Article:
SocGen Reshuffles Management, Deputy CEO Severin Cabannes to Step Down

The bank recently posted $1.5 billion in losses for Q2 2020.

French banking giant Société Générale, popularly known as SocGen, is making major changes to its senior management following two consecutive quarterly losses.

As announced earlier today, the bank’s deputy chief executive, Severin Cabannes, will retire by the end of this year. Currently, he is overseeing SocGen’s investment banking division.

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In 2001, he joined the bank and rose to the most senior position by 2018, after spending years in the bank’s control functions.

Another deputy CEO, Philippe Heim, who was in charge of international markets, has also stepped down from his position.

Concurrently, the third-largest French bank is reducing its four deputy CEO roles to only two positions. Thus, the bank is creating new deputy general manager roles.

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Distribution of Major Responsibilities Within the Bank

Apart from the cuts, Slawomir Krupa, who currently heads SocGen’s global banking and investor solutions in the Americas, will be appointed as the bank’s deputy general manager next year. Presently, his existing role, for the American subsidiary, will also be extended to the bank’s global operations.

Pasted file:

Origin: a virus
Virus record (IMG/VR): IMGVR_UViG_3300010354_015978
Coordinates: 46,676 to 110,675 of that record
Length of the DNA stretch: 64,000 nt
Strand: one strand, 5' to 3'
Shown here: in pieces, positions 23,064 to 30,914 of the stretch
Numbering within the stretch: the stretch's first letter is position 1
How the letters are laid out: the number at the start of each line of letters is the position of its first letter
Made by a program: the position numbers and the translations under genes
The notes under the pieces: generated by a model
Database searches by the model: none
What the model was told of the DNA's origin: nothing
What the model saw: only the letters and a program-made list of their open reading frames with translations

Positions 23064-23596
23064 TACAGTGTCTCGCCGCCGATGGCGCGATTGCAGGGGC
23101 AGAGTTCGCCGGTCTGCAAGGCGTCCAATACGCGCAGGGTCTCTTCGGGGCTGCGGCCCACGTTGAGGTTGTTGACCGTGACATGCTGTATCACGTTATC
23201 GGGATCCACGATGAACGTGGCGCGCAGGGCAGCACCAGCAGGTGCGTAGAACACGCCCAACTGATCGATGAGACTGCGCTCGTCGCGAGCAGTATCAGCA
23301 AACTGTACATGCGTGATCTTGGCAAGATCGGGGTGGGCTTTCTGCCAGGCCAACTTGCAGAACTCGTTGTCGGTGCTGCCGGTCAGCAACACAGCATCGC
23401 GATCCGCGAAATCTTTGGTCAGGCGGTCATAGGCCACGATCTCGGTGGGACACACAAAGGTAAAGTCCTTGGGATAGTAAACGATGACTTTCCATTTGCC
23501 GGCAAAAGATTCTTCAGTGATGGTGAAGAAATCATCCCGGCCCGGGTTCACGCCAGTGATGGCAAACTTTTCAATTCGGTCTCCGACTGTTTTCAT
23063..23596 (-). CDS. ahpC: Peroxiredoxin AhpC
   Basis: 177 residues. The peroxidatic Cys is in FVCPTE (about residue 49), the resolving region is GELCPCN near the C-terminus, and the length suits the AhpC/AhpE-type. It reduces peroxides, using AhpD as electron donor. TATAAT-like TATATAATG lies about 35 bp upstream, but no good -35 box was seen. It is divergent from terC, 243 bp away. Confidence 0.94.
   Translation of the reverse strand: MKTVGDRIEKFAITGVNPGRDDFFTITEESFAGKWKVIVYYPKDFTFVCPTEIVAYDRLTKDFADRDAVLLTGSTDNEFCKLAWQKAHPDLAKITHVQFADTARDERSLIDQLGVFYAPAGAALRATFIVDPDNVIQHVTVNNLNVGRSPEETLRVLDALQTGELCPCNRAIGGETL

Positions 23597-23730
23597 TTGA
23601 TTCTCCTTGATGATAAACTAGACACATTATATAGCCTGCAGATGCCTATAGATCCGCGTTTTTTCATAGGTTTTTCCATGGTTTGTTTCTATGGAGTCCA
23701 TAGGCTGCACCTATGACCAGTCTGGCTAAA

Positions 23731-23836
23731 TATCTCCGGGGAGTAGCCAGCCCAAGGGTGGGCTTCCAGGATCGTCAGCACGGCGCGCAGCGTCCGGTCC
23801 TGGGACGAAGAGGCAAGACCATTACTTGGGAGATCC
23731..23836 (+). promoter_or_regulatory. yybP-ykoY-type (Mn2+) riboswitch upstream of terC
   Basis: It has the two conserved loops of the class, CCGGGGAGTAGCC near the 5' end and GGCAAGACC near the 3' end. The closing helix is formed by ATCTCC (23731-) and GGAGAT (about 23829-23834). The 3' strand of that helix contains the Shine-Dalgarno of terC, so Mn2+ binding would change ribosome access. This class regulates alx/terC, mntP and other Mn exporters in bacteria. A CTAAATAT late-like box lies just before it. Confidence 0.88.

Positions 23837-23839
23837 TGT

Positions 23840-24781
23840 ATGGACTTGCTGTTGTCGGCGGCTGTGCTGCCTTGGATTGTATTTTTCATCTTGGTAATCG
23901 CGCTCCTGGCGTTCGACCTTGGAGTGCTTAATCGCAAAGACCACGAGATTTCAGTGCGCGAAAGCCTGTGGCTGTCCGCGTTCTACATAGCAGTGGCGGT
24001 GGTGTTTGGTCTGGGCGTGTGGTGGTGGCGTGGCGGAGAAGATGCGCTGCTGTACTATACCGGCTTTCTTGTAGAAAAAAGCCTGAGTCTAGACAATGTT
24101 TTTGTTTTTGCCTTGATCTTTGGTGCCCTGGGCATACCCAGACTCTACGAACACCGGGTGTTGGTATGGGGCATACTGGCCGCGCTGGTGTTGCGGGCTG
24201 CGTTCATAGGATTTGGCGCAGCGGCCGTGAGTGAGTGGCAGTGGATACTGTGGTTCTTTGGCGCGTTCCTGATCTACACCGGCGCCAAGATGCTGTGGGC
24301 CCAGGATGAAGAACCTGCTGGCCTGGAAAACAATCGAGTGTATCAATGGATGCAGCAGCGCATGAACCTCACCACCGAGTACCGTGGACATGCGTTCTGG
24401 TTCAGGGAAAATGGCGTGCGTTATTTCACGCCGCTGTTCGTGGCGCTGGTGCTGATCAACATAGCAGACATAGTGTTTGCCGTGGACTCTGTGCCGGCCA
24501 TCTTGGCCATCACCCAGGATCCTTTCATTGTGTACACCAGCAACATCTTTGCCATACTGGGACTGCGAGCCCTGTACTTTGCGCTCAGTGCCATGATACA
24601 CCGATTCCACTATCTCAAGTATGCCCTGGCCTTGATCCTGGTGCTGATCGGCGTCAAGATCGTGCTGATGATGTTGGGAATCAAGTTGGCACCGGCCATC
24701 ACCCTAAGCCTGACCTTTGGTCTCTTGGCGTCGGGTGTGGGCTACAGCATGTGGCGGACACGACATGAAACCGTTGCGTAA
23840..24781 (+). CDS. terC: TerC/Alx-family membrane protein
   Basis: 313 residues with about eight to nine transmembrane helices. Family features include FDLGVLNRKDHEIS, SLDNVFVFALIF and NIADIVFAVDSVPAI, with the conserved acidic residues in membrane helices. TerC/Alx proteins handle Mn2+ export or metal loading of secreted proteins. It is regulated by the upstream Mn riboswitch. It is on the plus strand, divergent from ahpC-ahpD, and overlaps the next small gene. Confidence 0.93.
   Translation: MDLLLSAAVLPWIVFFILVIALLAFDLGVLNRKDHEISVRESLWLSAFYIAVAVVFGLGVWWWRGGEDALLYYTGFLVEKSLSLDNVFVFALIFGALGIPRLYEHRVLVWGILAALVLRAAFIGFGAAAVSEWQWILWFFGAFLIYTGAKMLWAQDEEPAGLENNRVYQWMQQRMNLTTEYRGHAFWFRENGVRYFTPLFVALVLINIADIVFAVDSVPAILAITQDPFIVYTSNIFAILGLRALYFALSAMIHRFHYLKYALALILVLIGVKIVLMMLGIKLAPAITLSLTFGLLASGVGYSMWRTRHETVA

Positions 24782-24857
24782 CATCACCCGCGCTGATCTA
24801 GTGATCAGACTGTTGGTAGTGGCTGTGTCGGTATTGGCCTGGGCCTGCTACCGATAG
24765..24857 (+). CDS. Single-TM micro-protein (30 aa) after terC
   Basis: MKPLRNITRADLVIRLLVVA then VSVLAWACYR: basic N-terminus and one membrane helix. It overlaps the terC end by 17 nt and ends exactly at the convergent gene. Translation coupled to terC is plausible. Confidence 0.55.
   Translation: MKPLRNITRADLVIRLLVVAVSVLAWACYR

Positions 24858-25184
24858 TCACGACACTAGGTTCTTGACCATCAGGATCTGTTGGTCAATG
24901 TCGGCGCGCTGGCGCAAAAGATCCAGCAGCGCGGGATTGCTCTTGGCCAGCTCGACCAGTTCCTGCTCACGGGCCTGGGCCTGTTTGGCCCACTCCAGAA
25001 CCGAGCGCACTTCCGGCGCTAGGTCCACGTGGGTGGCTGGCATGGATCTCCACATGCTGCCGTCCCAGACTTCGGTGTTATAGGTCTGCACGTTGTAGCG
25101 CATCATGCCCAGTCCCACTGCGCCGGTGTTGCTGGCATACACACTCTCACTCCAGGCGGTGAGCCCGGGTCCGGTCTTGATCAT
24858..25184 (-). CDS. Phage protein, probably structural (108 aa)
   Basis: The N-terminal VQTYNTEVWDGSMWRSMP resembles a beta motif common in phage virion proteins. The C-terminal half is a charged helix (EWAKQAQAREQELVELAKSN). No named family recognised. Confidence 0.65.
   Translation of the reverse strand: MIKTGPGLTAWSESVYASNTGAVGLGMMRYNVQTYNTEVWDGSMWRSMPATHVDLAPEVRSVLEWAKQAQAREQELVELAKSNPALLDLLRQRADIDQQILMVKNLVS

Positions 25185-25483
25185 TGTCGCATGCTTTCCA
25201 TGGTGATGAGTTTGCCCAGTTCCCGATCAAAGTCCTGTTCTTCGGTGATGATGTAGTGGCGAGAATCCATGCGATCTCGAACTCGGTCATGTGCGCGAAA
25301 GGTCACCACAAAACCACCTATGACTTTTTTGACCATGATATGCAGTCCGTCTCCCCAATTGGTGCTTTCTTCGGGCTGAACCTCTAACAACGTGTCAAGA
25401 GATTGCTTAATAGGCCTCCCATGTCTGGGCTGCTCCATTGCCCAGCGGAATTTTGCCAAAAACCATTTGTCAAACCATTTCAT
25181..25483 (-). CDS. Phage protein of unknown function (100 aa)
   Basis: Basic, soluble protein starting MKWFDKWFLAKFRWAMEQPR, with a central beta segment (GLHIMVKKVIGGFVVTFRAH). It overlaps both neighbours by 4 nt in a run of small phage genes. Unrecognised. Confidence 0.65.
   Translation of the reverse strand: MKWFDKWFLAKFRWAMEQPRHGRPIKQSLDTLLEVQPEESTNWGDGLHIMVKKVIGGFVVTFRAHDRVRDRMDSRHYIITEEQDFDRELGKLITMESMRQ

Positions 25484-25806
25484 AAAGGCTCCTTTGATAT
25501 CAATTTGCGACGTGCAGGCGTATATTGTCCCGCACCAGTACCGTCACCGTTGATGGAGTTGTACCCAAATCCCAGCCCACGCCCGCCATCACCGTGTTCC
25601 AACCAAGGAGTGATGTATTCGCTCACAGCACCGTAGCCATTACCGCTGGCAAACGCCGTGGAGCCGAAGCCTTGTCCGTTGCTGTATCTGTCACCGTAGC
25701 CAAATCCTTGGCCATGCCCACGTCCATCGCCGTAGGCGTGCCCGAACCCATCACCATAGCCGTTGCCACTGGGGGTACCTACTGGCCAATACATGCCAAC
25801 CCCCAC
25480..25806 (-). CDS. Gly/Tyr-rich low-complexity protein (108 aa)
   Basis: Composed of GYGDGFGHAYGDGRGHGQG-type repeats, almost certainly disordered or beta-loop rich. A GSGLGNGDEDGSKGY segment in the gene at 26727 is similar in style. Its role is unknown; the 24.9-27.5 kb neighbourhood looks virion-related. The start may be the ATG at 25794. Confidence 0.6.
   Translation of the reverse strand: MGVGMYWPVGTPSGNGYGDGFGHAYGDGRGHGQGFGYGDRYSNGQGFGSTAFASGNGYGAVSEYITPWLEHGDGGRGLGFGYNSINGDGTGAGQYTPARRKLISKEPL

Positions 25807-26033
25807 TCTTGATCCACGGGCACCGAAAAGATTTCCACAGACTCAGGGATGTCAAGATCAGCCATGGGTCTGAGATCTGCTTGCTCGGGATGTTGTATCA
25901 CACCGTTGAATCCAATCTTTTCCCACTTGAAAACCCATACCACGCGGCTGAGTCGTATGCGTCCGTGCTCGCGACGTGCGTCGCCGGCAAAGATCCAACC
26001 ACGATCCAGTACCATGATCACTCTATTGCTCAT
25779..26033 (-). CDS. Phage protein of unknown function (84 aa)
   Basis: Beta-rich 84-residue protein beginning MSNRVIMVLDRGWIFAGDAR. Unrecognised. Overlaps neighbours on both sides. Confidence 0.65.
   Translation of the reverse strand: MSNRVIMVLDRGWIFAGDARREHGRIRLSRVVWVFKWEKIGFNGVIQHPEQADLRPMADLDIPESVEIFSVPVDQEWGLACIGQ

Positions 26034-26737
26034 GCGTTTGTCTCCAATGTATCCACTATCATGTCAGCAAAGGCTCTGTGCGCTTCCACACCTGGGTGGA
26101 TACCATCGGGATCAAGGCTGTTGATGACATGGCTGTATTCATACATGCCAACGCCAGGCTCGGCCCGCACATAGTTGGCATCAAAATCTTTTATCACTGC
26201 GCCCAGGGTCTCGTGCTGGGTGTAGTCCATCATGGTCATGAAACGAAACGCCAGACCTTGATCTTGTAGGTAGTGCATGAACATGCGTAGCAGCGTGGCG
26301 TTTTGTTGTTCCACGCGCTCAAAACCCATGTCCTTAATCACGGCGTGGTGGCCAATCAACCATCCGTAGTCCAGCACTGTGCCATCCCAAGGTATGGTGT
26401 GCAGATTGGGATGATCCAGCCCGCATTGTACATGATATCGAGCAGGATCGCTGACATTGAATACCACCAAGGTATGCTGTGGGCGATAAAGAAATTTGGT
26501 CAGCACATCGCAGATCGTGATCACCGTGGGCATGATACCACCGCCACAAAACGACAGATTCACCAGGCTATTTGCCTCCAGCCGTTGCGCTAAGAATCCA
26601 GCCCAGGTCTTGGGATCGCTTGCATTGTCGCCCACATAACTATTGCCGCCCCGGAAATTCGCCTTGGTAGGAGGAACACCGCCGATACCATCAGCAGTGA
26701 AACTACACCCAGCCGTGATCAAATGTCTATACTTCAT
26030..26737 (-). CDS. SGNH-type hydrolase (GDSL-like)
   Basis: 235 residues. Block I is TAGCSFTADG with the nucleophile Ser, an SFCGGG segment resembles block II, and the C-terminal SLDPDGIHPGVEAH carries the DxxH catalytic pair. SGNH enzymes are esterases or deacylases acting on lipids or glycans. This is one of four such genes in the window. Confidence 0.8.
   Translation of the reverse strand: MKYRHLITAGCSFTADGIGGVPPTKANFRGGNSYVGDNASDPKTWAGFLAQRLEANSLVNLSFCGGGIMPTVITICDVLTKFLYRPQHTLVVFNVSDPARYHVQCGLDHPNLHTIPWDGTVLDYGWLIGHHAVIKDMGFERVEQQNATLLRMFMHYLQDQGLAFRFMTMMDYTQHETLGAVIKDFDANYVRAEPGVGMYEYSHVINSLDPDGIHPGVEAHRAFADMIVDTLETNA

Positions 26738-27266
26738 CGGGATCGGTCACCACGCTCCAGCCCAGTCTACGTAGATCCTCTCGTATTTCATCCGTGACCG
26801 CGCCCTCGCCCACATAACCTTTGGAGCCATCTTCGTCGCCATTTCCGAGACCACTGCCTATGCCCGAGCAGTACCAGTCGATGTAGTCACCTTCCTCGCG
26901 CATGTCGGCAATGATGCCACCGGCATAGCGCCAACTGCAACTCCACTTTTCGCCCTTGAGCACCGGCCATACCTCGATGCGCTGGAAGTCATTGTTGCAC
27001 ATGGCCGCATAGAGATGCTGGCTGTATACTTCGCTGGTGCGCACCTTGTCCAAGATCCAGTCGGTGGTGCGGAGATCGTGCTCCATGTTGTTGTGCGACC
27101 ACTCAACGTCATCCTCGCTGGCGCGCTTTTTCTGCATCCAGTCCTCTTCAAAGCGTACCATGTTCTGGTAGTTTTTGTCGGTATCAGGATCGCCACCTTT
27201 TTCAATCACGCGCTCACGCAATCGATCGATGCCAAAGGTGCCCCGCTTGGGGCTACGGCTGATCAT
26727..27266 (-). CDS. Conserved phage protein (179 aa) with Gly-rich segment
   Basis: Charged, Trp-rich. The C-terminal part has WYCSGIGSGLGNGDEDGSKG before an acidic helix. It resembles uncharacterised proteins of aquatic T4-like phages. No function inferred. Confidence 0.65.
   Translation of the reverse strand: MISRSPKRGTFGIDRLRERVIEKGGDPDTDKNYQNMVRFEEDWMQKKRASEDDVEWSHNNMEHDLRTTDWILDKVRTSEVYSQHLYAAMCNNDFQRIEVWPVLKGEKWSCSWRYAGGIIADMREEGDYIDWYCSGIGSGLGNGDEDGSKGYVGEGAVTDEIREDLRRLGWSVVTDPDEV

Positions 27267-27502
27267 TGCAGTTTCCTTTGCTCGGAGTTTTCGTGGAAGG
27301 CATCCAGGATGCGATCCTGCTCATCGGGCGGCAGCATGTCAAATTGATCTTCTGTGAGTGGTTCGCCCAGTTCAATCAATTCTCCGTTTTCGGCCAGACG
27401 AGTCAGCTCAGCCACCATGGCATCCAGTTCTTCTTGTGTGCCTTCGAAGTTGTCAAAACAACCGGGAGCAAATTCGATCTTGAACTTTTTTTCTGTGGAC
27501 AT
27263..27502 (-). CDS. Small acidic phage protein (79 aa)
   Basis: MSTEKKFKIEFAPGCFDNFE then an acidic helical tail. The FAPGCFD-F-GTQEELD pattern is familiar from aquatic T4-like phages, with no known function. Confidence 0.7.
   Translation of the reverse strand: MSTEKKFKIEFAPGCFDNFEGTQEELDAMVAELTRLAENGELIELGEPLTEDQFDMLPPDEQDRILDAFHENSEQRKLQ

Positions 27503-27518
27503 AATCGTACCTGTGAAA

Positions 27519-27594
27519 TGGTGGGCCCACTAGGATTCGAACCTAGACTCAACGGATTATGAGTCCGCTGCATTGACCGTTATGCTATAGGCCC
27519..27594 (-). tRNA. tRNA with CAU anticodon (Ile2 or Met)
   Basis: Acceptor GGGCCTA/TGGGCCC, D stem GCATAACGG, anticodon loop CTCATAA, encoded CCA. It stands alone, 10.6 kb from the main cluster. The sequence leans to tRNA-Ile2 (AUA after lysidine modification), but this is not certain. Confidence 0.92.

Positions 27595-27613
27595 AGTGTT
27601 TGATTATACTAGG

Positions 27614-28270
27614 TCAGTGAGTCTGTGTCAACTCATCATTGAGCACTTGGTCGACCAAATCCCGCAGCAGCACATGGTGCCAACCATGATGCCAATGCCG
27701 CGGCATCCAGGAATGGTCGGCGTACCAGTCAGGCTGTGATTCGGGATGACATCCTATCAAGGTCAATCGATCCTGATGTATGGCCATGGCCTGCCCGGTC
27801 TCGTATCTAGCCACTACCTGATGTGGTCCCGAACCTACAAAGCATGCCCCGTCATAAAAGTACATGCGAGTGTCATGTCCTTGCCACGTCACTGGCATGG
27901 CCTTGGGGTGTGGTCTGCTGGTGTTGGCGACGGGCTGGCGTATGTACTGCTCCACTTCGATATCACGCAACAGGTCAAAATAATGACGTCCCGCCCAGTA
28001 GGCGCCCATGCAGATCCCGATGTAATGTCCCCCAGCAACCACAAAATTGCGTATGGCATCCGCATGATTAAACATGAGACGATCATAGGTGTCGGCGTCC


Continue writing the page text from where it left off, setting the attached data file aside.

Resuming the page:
Philippe Aymerich, another SocGen deputy CEO, is at this time heading its French retail banking units. He will take over all the bank’s international retail banking and consumer credit activities.

Additionally, Heim’s responsibilities for financial services and insurance will be taken over by Diony Lebot, another deputy CEO at the French bank.

“I wanted to assemble a renewed management team with diversified and strengthened banking skills,” Frédéric Oudéa, chief executive officer at SocGen, said. “Together, we will focus on accelerating the transformation of our business to better serve our clients, particularly in capital markets and retail banking, in an economic environment impacted by the COVID crisis and in a broader context of technological shift and of increased responsibility for banks to finance the positive transformations of economies.”

The need for the overhaul was accelerated by the bank’s recent financials for the second quarter of 2020. This showed a loss of 1.26 billion euros ($1.5 billion).

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